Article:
He explained that the low funding; low awareness of e-waste among government institutions and the absence of a national policy and strategy were the challenges of e-waste management in the country.

Isotu-Edeh, who emphasized the need to coordinate and strengthen capacities in e-waste management, said “Africa is a dumping ground for e-waste in much of the developed countries.”

WHO Representative in Nigeria

However, he acknowledged the leadership commitment of the WHO Representative in Nigeria, Dr. Walter Mulombo, to help the country address the health impacts of e-waste.

Shuaibu Bonji

Dr. Shuaibu Bonji, Director of Climate Change and Environmental Health at the Federal Ministry of Health, reaffirmed the Federal Government‘s commitment to public health security.

Bonji, who represented Akolo, said the ministry was working to end e-waste challenges across the country, calling for a more sustained partnership of stakeholders.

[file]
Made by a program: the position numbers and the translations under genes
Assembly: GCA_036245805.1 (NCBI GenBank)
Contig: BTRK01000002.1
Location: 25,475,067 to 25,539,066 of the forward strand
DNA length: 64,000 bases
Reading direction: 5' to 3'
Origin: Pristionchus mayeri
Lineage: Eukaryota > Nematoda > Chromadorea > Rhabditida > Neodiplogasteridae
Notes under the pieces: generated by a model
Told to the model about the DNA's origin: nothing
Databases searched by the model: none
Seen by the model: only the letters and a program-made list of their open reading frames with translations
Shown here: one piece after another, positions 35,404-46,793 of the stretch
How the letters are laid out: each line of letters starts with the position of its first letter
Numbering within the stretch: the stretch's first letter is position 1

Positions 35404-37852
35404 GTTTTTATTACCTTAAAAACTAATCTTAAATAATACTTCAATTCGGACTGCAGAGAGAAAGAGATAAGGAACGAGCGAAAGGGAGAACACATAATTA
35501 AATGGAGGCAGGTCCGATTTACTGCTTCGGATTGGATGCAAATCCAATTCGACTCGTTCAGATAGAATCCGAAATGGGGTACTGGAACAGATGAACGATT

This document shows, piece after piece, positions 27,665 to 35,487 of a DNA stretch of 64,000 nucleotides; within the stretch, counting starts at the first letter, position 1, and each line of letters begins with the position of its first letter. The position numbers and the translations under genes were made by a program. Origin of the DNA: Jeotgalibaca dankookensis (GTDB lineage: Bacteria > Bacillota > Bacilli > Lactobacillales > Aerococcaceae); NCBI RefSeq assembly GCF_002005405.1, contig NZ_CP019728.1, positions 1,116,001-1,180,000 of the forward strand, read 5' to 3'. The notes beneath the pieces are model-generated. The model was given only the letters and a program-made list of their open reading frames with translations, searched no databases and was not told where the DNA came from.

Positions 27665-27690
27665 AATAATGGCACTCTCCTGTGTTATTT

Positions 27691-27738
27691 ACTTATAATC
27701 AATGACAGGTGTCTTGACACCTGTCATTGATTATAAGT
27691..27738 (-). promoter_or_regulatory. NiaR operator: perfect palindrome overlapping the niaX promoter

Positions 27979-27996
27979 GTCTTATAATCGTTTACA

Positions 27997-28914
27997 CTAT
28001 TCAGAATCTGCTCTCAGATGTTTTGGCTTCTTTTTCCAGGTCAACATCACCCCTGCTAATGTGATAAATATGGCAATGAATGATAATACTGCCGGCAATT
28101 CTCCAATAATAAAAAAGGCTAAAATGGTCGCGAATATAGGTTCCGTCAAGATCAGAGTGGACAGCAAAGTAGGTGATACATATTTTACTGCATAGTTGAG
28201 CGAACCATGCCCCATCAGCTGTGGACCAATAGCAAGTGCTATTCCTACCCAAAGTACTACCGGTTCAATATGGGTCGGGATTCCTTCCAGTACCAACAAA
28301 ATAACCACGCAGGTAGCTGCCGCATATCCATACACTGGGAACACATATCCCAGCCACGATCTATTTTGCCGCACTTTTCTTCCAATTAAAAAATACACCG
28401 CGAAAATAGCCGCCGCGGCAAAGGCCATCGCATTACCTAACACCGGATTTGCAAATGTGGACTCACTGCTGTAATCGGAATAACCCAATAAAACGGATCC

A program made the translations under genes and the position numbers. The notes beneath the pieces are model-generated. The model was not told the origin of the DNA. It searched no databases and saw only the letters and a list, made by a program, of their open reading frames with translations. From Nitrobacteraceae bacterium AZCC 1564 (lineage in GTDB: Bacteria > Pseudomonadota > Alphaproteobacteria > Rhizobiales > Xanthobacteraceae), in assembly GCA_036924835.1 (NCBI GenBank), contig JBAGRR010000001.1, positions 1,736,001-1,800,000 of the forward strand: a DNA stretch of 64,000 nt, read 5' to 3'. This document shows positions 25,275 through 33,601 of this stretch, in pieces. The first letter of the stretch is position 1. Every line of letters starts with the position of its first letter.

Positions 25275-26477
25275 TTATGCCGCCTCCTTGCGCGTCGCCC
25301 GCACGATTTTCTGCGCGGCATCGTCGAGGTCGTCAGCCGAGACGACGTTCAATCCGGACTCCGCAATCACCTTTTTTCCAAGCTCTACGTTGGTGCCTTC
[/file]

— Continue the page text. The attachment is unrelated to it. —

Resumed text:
Kingsley Okpara

Dr. Kingsley Okpara, Director of Research and Documentation for the Nigeria Environmental Summit Group, said no fewer than 18 million teenagers were involved in informal e-waste collection sites.

He said that activities such as burning and dismantling discarded electronics had a great impact on the people living in the areas.

According to him, many site workers are in the habit of burning products at night when law enforcement officers have shut down the job.

He added that “we found that most people just throw away their e-waste without bothering to formally recycle it; this has led to contamination of water sources and the environment.